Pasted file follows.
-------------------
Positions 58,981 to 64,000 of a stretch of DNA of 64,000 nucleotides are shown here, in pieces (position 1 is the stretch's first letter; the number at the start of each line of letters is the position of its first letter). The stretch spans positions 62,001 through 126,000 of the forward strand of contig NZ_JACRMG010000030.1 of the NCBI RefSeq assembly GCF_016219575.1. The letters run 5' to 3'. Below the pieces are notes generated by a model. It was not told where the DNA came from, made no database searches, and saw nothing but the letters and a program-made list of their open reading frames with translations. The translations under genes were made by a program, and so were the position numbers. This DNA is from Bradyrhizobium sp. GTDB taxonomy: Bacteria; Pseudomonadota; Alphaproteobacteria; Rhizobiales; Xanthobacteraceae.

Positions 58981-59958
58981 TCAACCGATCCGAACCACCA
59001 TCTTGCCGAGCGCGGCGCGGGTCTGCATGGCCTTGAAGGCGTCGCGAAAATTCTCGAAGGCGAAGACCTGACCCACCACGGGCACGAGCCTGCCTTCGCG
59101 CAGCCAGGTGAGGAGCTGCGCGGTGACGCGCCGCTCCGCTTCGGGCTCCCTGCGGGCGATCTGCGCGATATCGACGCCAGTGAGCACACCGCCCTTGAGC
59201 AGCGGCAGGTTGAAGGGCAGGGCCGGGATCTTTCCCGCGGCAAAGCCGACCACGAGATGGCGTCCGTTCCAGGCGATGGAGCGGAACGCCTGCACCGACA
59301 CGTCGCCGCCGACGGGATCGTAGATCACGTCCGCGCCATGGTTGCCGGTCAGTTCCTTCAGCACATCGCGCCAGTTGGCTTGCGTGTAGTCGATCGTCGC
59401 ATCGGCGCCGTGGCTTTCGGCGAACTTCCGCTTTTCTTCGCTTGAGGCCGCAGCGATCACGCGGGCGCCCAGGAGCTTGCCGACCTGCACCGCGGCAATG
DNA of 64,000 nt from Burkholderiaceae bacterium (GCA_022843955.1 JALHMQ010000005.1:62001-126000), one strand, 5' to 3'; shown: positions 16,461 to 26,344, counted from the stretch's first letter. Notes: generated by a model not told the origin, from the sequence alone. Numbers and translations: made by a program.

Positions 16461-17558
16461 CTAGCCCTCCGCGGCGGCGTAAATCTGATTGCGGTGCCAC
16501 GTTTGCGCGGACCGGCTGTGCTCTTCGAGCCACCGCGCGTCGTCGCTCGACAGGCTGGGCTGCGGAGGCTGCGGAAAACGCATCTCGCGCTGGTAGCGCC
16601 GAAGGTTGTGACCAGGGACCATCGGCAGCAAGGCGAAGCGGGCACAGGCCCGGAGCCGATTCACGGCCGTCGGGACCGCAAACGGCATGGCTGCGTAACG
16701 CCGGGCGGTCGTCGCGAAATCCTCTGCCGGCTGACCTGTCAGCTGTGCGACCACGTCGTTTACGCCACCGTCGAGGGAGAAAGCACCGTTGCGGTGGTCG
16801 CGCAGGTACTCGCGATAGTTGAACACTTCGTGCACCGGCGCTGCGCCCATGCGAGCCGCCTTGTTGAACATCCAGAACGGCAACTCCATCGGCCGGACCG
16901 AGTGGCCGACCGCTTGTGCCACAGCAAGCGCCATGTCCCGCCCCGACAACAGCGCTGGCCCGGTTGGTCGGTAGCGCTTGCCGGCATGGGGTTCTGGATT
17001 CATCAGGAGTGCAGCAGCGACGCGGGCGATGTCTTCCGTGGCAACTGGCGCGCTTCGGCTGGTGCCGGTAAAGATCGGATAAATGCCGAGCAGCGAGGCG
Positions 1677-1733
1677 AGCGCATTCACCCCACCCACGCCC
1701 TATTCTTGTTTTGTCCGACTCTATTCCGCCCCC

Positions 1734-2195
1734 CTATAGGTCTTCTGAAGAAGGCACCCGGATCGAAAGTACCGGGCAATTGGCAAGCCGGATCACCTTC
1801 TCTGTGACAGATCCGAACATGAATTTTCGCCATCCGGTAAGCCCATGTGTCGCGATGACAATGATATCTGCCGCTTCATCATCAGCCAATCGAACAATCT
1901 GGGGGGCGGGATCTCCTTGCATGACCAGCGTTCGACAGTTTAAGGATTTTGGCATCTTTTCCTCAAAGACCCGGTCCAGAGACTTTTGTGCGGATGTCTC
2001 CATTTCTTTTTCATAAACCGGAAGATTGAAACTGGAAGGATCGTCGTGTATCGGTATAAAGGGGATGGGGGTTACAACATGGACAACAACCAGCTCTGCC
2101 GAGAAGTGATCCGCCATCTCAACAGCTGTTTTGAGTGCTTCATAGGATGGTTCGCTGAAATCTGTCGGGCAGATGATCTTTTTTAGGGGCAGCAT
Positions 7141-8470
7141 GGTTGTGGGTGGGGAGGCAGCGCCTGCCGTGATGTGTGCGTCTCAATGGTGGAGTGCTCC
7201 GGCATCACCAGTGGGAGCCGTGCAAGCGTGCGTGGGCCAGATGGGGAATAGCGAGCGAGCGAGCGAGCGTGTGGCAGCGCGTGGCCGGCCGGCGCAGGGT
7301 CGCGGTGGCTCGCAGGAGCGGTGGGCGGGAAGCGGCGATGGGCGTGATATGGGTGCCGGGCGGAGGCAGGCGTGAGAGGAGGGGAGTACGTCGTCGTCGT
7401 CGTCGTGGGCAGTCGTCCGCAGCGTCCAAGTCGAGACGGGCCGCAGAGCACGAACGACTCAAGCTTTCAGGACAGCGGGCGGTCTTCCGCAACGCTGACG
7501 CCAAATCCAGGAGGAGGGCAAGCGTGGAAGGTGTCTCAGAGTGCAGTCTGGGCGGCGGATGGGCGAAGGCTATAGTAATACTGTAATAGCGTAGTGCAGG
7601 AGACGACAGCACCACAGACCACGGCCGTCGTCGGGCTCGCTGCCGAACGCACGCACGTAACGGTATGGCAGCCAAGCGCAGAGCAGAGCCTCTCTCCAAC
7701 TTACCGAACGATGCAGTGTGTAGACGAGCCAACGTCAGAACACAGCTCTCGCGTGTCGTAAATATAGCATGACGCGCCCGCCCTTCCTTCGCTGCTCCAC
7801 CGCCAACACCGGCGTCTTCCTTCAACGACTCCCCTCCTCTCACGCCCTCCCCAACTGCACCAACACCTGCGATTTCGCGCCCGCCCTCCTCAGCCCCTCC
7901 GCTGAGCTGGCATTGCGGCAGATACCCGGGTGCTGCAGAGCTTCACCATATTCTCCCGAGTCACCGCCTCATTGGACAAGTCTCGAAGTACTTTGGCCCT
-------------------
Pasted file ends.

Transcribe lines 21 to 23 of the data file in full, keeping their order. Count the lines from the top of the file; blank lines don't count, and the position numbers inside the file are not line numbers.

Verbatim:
Positions 1734-2195
1734 CTATAGGTCTTCTGAAGAAGGCACCCGGATCGAAAGTACCGGGCAATTGGCAAGCCGGATCACCTTC
1801 TCTGTGACAGATCCGAACATGAATTTTCGCCATCCGGTAAGCCCATGTGTCGCGATGACAATGATATCTGCCGCTTCATCATCAGCCAATCGAACAATCT